Video technology is transforming law enforcement and changing the way we investigate cases. In the post 9/11 world, the proliferation of surveillance systems, in-car camera systems, and even video enabled cell phones have resulted in an unprecedented flood of video evidence. Despite the growing availability of video, law enforcement is frequently ill equipped and unprepared to deal with the influx of valuable visual evidence. To add to the problem, there are less than 650 recognized forensic video analysts in the country spread among 17,784 police agencies.
Forensic Video Analysis is defined as “the scientific examination, comparison, and/or evaluation of video in legal matters”.
To assist law enforcement in solving the problem of too few video analysts while experiencing an overload in available video evidence, the IACP has partnered with the Community Oriented Policing Services (COPS) to design and implement a regional approach. Between May 2006 and September 2007, the IACP will establish four Regional Forensic Video Analysis Labs around the country. These labs will be linked using new technology that allows for the transfers of vary large video files in a matter of seconds. This will provide participating agencies with vital information regarding trends in criminal activity, the ability to share intelligence, and enhance their ability to solve crimes. These labs will be centrally located at a host agency and service the video forensic needs of all agencies within a defined geographic area.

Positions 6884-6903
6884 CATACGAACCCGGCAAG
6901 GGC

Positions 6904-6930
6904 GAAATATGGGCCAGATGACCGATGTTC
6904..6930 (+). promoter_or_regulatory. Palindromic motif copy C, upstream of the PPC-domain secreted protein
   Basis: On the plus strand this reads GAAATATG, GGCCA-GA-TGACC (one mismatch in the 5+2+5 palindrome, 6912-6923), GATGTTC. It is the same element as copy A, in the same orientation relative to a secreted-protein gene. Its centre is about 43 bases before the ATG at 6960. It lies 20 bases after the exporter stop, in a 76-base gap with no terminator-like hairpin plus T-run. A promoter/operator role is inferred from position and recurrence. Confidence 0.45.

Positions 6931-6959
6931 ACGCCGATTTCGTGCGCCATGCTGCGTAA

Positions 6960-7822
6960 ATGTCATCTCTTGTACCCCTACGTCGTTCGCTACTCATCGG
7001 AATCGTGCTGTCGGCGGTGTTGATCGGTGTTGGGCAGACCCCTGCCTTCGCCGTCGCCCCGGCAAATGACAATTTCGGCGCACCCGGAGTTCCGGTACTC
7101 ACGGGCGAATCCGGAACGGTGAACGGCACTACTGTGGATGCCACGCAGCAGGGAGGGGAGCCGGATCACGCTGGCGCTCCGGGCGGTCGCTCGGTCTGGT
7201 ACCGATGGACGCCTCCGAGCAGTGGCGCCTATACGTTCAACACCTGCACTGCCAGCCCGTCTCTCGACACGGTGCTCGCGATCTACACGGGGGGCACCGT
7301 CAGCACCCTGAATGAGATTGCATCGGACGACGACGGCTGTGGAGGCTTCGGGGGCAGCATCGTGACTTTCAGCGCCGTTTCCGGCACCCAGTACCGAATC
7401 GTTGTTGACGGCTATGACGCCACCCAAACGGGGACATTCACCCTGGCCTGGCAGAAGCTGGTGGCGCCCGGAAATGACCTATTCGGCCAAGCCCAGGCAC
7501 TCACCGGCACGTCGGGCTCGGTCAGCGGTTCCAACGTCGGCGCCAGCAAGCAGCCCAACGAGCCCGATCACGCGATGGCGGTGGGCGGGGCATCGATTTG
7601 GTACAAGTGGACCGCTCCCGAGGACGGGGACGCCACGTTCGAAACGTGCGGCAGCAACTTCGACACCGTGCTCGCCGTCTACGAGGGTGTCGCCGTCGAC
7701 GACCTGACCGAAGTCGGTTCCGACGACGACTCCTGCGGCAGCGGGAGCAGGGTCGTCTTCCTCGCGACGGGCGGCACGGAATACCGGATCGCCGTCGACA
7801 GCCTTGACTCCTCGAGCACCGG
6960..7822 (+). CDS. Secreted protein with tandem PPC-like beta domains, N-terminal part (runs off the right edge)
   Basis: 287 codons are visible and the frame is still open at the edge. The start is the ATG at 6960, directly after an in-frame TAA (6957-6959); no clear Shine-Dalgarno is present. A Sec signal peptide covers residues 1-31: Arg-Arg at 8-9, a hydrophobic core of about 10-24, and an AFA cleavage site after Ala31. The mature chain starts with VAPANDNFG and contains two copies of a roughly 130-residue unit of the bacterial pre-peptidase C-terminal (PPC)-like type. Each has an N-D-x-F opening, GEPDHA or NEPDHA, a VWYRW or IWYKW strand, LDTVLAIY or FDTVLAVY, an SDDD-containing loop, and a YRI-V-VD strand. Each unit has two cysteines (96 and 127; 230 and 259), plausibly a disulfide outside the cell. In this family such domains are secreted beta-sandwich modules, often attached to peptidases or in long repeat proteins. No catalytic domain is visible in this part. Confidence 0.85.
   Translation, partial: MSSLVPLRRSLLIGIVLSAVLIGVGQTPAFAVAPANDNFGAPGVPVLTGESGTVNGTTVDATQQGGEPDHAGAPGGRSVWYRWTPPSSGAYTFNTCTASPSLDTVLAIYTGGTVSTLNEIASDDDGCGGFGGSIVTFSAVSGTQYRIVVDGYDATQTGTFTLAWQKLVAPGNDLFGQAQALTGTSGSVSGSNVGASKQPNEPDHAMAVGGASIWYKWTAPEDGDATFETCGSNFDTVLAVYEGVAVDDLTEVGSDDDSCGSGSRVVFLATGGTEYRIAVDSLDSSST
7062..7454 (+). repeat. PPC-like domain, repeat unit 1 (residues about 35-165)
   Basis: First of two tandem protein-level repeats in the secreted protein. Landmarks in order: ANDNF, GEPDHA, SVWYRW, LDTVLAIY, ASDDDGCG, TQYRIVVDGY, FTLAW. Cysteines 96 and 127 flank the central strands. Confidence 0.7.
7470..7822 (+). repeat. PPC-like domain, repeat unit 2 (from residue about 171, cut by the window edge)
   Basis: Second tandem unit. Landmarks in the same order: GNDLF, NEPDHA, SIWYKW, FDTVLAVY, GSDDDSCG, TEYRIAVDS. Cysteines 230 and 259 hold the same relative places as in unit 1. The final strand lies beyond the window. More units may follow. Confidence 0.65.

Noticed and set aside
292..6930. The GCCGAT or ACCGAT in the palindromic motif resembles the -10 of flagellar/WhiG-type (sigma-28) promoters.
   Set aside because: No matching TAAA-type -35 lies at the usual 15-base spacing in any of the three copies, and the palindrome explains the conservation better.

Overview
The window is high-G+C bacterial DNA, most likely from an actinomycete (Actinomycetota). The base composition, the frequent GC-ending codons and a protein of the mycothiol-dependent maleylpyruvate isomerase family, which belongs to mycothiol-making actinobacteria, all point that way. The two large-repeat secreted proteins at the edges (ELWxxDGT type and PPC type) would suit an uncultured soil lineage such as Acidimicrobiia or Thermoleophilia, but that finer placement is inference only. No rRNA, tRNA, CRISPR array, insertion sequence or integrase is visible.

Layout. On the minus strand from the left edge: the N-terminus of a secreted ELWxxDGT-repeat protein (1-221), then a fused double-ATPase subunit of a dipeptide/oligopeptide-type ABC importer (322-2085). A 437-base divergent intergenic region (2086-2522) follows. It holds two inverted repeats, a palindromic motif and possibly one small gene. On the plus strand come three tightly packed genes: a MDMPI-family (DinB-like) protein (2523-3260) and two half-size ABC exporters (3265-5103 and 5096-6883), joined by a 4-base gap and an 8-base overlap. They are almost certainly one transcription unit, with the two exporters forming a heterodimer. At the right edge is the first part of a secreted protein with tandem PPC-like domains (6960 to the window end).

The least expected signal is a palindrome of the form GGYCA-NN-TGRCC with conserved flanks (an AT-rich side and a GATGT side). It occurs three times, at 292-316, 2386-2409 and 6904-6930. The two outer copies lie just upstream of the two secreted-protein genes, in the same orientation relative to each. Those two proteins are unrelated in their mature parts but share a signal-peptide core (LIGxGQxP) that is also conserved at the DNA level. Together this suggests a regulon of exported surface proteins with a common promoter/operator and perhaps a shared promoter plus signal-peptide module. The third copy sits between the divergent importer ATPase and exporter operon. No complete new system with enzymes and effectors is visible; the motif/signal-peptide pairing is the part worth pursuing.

The team is in the process of identifying the host agencies that have or will commit to having trained video analysts on staff who will be willing to train additional examiners from surrounding agencies. Once these host agencies are established and trained analysts are in place, the team will work with the agency to provide the necessary forensic video equipment and then monitor the progress and caseload by using a shared database.
Once these goals are met, the IACP will begin working with other existing forensic video labs to bring them on board to create a national network for sharing critical visual evidence and other valuable information to include training.
For more information on this topic, contact Mike Fergus at Fergus@theiacp.org and continue to refer to this site for updates on the progress.